Minneapolis Mayor Jacob Frey’s message on public safety reform: ‘Let’s work together’

One day after winning reelection as Minneapolis’ mayor, Jacob Frey called on his detractors to help him tackle issues of police reform and changes to public safety in the city.

"Let’s work together," he said. "Let’s combine around these efforts right now and bring a multi-faceted response for public safety."

After two rounds of tabulating rank choice ballots, Frey garnered enough votes to win a second term in office.

In his first one-on-one interview, Frey told 5 EYEWITNESS NEWS his decision to run for reelection was a difficult one.

"It was a much longer conversation with Sarah, my wife, as to whether we… were going to run for office again," he said. "It feels like every other day sometimes when Sarah and I will walk down the stairs, we’ve either got, you know, far-right, anti-Semitic stuff that’s spray-painted outside or plastered on the sidewalk, or it’s far-left, ‘defund the police.’"

Ultimately, Frey said his decision was driven by a sense of responsibility to the city that’s been through one of the most tumultuous times in its history.

"These are real issues that it’s going to take all of us really working together to solve them and make sure that the precision of our solutions match the precision of the harm that was initially inflicted," he said.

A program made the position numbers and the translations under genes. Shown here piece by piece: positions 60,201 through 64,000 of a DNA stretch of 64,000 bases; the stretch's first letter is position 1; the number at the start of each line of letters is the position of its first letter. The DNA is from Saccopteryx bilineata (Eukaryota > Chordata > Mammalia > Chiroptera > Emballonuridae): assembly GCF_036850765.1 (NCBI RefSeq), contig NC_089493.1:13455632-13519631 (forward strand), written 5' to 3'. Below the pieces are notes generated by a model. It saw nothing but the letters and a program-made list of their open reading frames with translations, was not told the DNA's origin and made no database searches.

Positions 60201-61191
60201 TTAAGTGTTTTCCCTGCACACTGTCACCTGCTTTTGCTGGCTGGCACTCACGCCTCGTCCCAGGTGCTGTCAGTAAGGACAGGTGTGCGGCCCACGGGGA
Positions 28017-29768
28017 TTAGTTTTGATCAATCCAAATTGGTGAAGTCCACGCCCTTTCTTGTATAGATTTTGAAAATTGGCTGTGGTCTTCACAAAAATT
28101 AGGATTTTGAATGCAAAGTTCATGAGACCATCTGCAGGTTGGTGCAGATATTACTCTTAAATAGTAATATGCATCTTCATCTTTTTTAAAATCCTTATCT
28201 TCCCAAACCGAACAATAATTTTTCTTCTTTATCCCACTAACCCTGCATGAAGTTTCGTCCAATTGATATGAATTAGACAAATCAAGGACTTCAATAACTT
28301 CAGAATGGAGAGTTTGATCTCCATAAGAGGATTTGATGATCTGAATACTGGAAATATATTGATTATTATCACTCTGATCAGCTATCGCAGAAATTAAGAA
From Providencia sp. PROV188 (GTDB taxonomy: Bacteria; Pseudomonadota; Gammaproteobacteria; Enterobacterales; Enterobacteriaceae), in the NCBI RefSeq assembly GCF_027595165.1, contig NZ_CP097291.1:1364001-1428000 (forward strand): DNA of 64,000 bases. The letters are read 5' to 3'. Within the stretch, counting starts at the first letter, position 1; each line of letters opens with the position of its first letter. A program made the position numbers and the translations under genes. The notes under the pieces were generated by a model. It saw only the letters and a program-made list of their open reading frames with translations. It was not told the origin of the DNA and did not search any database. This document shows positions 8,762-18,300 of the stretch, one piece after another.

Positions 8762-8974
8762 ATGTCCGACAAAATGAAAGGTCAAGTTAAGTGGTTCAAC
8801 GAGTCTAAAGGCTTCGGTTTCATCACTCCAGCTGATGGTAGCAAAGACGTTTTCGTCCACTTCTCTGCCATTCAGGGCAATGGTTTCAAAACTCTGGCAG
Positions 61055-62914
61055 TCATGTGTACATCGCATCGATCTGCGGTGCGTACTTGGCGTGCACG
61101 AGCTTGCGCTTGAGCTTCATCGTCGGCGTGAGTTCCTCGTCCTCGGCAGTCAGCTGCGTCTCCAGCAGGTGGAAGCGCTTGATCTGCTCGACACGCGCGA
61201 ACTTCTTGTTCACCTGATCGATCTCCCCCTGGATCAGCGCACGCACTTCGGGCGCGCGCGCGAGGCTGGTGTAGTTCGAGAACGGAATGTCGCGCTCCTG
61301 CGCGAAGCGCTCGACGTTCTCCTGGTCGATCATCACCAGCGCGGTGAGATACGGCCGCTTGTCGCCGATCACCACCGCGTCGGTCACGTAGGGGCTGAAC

At the top of his list of priorities are some changes to public safety in the city. The issue dominated the election. It was debated over in the mayoral race but also put before voters in the former of ballot question No. 2, which asked residents if they wanted to remove the Minneapolis Police Department from the city’s charter and replace it with a new Department of Public Safety. The charter amendment failed, but more than 62,000 people voted for it.

"The message that they have sent is that we need to do it faster," Frey said.

During remarks to reports on Wednesday after the results were finalized, Frey floated the idea that policing and public safety could be rolled its own division or department.

"I think we need to consolidate and integrate our response," he said in response Thursday.

Frey’s immediate plans include working to integrate responses other than police in certain situations, investing more money in those alternative responses and hiring more officers.

"We’ve seen massive attrition from our department over this last year and a half and we are charting a clear course toward, not just getting more police officers… but also getting the right people," Frey said.

He’s also called on lawmakers to push police reform on a statewide level.

"There’s not a mayor in the entire country that is content with the pace of reform and change in police departments," Frey said. "There’s barriers that are set up at state and federal levels. So let’s work together to remove some of these barriers."